Up until 1989 alcohol was banned in Iceland. The government belived that this was necessary in order to curb alcoholism in the country, which is high because of the long dark winters, but of course that approach never works. Today you can buy beer and other types of alcohol in restaurants and government-run stores but the taxes are incredibly high.

There is a locally made beer which is very good called Viking that I recommend. The only liquor made in Iceland is called Brennivín which is distilled from potatoes. It is tough stuff, not for the faint of heart, so of course I bought a bottle to take home with me!

Various Icelandic food and drink.

by Regina1965

Icelanders eat a lot of fish, and when we refer to fish we are usually talking about haddock, which is by far the most common fish here. Cod was used for export and we got the haddock. A survey showed that the most common dish here is haddock with potatoes and butter. The second common dish is is fried haddock with potatoes.

A traditional Icelandic beverage is blending Malt and Appelsín (orange-soda, the oldest Icelandic soda still being produced) and this combination has been a popular drink here since 1955. You can either buy it seperately and mix it yourself or buy it mixed. It is especially popular during Christmas time. But Malt (Maltextrakt) is a very good healthy drink by itself and was first produced here in 1913.

Another popular traditional Icelandic combination is Coke and Prince Polo. This has even been called (jokingly) the national dish of Iceland. Nowhere in the world is the Polish Prince Polo chocolate biscuit more popular than in Iceland (well apart from Poland i.e.) When there was a ban on import on sweets in Iceland we got exceptions on Prince Polo (we exported herring to Polland).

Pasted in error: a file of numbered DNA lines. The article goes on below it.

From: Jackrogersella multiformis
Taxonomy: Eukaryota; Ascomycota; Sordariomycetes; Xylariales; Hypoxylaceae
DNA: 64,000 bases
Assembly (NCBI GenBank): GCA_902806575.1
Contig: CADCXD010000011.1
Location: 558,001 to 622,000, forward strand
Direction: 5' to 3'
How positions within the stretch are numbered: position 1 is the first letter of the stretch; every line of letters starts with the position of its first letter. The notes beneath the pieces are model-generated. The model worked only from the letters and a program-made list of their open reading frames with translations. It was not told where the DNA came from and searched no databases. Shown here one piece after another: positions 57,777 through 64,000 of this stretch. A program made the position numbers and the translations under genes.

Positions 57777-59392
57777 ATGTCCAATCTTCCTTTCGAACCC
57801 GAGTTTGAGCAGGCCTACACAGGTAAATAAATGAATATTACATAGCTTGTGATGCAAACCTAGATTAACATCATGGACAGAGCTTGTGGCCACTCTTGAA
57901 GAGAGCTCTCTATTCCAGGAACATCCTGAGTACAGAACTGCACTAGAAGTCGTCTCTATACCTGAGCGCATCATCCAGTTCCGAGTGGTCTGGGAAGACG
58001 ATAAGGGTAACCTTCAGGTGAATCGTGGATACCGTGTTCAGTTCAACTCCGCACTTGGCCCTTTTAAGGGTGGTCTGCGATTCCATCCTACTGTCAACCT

And last but not the least is the Icelandic "kokteilsósa" the pink cocktailsauce, which is Iceland's contribution to world's sauces ;) It is said that it was invented in Keflavík ca 1960. Then it was made out of milk-sauce and mayonnaise with ketchup, pineapple juice and some other ingrediences. Then they skipped the milk-sauce and this ever so popular (amongst Icelanders) kokteilsósa was created. It is especially eaten with fast food and there is a phrase from a popular Icelandic film "franskar, sósu og salat" meaning "french-fries, sauce and salad" which everybody here knows, so if asking for the Icelandic cocktailsauce you only have to ask for SÓSA.

Iceland produces some beer types f.ex. Gullfoss, Geysir and Kaldi.

The Icelandic horses / Horseback riding

by croatia2006

I had never done horseriding before, so we took only half day tour. It was so easy, You could have done it longer! So do not be afraid and contact one of the tour operators organizing this activity.

Even this is little bit outside Reykjavik, You can ask them to pick You up.

Btw, Ishestar had also possibility to combine half day riding and whale watching afterwards!

For more information, check their webpages. All equipment is given by Ishestar:)

Comments